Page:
Presentation on theme: "The Regulation of Tobacco Advertising After Lorillard v. Reilly Michael F. Strande, J.D. Legal Resource Center for Tobacco Regulation, Litigation & Advocacy."— Presentation transcript:
The Regulation of Tobacco Advertising After Lorillard v. Reilly Michael F. Strande, J.D. Legal Resource Center for Tobacco Regulation, Litigation & Advocacy University of Maryland School of Law
Arent Tobacco Ads Already Regulated? The Master Settlement Agreement (MSA) aimed to prevent youth smoking by limiting tobacco sponsorships and promotions. MSA contains 2 retail advertising provisions: 1.Size limit on exterior signs (max 14 sqft) 2.Ban on the use of cartoons MSA does not bind NPMs, cigars, or smokeless tobacco
Why Regulate Tobacco Advertising? POP ads and displays boost tobacco sales by 12 % - 28 % Children found 3 times more sensitive to tobacco ads than adults Entice children to begin smoking POP often found in candy aisle and at eye level of young children
Lorillard v. Reilly Massachusetts passes tobacco sales and advertising restrictions: –Tobacco ads which can be seen from outside any store within a 1000 ft radius of any public playground, elementary or secondary school –POP lower than 5 ft from the floor of any non- age-restricted store within the 1000 ft radius –Prohibition on promotional give aways of cigars –Ban on tobacco self service displays
Lorillard v. Reilly Supremes strike down law on two grounds: 1.Find preemption with regard to Federal Cigarette Labeling and Advertising Act (FCLAA) 2.Find bill an unconstitutional restriction on First Amendment right to free speech Uphold bills self-service display ban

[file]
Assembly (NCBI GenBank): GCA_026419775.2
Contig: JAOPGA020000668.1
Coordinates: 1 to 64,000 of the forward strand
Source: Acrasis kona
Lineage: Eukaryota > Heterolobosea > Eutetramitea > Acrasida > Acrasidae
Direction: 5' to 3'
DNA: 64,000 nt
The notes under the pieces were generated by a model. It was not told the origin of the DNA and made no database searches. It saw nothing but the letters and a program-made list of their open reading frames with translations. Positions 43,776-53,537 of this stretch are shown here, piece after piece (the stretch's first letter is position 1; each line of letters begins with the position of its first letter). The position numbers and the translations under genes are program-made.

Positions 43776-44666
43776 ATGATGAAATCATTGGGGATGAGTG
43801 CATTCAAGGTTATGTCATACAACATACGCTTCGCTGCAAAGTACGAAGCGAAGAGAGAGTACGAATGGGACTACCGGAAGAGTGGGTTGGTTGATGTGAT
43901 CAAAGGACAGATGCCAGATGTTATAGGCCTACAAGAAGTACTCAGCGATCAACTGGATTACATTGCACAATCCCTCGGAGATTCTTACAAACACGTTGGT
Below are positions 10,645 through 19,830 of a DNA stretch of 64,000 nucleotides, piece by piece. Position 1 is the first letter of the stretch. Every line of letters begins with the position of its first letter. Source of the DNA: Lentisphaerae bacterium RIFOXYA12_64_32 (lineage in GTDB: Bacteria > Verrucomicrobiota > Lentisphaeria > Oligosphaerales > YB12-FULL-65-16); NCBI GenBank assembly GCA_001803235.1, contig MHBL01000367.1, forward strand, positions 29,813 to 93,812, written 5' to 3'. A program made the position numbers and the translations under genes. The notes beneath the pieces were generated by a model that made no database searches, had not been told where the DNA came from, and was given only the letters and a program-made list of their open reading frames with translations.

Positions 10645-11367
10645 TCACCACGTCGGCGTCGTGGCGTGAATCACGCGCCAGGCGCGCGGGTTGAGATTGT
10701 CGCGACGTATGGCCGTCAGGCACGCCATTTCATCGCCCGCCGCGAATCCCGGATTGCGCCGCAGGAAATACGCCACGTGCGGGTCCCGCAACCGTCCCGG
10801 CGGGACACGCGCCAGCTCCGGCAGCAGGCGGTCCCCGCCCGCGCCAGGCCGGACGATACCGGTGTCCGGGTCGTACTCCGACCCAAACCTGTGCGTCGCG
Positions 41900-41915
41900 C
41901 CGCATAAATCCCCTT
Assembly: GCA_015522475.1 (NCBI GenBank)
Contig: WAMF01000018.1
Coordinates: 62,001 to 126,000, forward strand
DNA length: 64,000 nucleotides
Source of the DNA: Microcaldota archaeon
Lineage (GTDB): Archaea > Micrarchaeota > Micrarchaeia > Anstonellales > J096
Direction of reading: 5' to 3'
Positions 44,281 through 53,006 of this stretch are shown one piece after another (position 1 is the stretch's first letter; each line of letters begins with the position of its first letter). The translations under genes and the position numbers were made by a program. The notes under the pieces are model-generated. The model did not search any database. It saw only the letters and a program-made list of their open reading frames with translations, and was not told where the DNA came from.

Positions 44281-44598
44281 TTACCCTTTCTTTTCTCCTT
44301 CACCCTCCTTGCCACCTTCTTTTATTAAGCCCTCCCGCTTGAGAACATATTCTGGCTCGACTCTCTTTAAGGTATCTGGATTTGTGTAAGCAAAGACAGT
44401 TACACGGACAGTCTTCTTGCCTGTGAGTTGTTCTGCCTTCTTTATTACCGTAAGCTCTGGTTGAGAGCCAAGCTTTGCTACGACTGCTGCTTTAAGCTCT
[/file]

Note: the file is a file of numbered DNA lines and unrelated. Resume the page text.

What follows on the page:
What Is Preemption? Higher levels of government can displace lower levels from regulating on the same topic Higher level regulations take precedence and fully regulate the field
Preemption by the FCLAA Applies only to cigarette advertising –State regulations on cigars and smokeless tobacco fair game Express preemption clause: –No requirement or prohibition based on smoking and health shall be imposed under state law with respect to the advertising or promotion of any cigarettes the packages of which are labeled in uniformity with provision of this Act. 15 U.S.C. 1334(b).
Lorillard v. Reilly 1. Imposed a requirement with respect to the advertising of cigarettes 2. Requirement was based on smoking and health because it sought to address the incidence of underage smoking -the concern about youth exposure to cigarette advertising is intertwined with the concern about cigarette smoking and health. 3. Dealt with advertising of cigarettes
Conflict with First Amendment Commercial speech not afforded unlimited First Amendment protections –Govt retains right to regulate time, place and manner without regard to content –Govt retains right to restrict speech which is deceptive or proposes an illegal transaction
Conflict with First Amendment Regulation must meet Central Hudson test: 1. concerns lawful activity and not misleading 2. there is a substantial govt interest 3. regulation directly advances govt interest 4. not more excessive than necessary to serve that interest